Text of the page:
Fine Line Between Marketing and Spam?

Before we delve into a deep examination of the subject, let’s test your knowledge of what exactly constitutes spam. Carefully examine the following situations and then determine if they are considered marketing or flat out spam.

1. You receive an email from a content company that you are not familiar that offers you a 30% discount on some of their new sets.

2. A person that you exchanged business cards with at Internext gets in touch with you and gives you a spiel on their new product and a business deal that they would like to work out with you.

3. Someone posts on a message board that they are looking for a specific type of content and they get bombarded with replies from people claiming to have what they are looking for. Their posts describe what they can offer this person, whether it is what they are looking for or not.

4. A Webmaster purchases an opt-in email list of surfers who are interested in teen content and then sends out a promotional email blast to them advertising their new site,

*Please see the bottom of this article for the correct answers.

As you can tell from the situations listed above, there seems to be a fine line between simple marketing (or networking) and flat-out spam. To clarify the difference between the two, let us try to define exactly what spam is (and no we are not talking about the canned meat product). Spam is, in actuality, any form of unsolicited advertising, whether it is transmitted via email, newsgroups or message boards. The key word in this definition is unsolicited. The dictionary defines the word unsolicited as: not looked for or requested; unsought. So, essentially spam is direct advertising that the consumer did not ask for. Spam is why web-based email programs such as Yahoo and Hotmail have created filters so that people can side step the junk to get right to their personal correspondence. Spam is when someone calls you during your dinner hour and would like to sell you chimney cleaning. Spam is when you have to pick through the pile of flyers and publishers clearinghouse envelopes to get to your real mail. Spam is everywhere in our lives, whether we realize it or not, but we seem to notice it the most when it comes to the online porn world in the form of unwanted emails and intrusive posts on the message boards. 

Legitimate marketing on the other hand is advertising for a specific thing that the consumer is interested in and/or is information that the consumer is expecting or has asked for. It can also be advertising that maybe the consumer has not asked for or is expecting, but is in an unobtrusive form. Some examples of legitimate marketing would be: information given out at tradeshows, a newsletter sent out to consumers that are members of a particular site, or emailing a current customer to let them know of an upcoming special. A few examples of unobtrusive legitimate marketing are: placing banner ads on various Webmaster resources, commercials, print ads, etc. If you exchange business cards with someone at a trade show and then follow up with them either via phone or email to explain exactly what it is your company does, then this would be another example of legitimate marketing. In this particular situation, the person has a common interest and more or less would be expecting to hear from you.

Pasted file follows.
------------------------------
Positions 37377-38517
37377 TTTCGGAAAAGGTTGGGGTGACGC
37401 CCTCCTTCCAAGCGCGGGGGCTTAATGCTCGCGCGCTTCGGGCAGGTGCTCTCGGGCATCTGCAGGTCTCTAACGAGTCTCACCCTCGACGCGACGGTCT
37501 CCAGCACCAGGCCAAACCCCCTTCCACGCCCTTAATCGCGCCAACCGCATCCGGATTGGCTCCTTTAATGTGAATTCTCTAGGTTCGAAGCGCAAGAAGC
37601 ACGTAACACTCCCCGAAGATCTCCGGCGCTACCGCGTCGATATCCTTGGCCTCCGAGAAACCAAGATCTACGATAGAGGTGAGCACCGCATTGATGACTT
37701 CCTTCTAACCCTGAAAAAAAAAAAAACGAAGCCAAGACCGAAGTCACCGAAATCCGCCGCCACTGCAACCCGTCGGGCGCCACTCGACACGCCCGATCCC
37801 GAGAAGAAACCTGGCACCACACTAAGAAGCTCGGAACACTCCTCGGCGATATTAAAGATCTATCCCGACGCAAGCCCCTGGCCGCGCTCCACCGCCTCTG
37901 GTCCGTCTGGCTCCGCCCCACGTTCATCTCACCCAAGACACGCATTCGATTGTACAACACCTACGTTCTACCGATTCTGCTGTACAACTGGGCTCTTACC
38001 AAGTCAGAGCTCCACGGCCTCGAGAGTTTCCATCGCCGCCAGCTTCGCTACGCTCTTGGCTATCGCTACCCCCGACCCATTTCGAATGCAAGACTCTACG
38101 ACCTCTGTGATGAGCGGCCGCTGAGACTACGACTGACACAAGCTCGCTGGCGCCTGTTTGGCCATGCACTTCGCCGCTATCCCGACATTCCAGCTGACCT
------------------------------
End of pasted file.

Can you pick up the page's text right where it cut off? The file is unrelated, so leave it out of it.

Now that we have defined both spam and legitimate marketing, it is easier to see how they both have similar qualities but are two completely different things. Marketing is legitimate, expected, and unobtrusive. Spam on the other hand is not expected or wanted and is completely obtrusive and blatant. To simplify, marketing is something that people either look at and are interested in or they do not think twice about it. Spam on the other hand annoys people and is bothersome. Marketing takes time and money to plan out while spam is cost effective and is quick to put into motion. Marketing can get you praise and recognition, while spam can tarnish your image and actually finish you in the industry. Finally, marketing is welcomed and tolerated, while spam is strictly prohibited in most areas of the online porn world. 

Now that it is clear how these two things: spam and marketing, are different; how are they similar? They are both ploys to get attention from consumers. They both say, “Look at what I have to offer!” They both also achieve in getting some attention from their target audience, whether it be positive or negative. They can actually both produce in an increase in sales, although usually more so from marketing than from spam. That is where the similarities end though. Aside from these few common traits, spam and marketing can differ in many ways, as stated above. 

While both spam and marketing have common purposes and can also share the same outcome, marketing is the only way to get ahead in this particular industry. Spam is like a disease in this industry and once someone gets it, it causes him or her to get quarantined from the rest of the Webmaster community. The only way to get ahead and gain respect is to go the legitimate route. It may be more costly and take a little bit more determination and time, but in the end you will be successful and well liked at the same time.

Answers: 1. Spam 2. Marketing 3. Marketing 4. Spam


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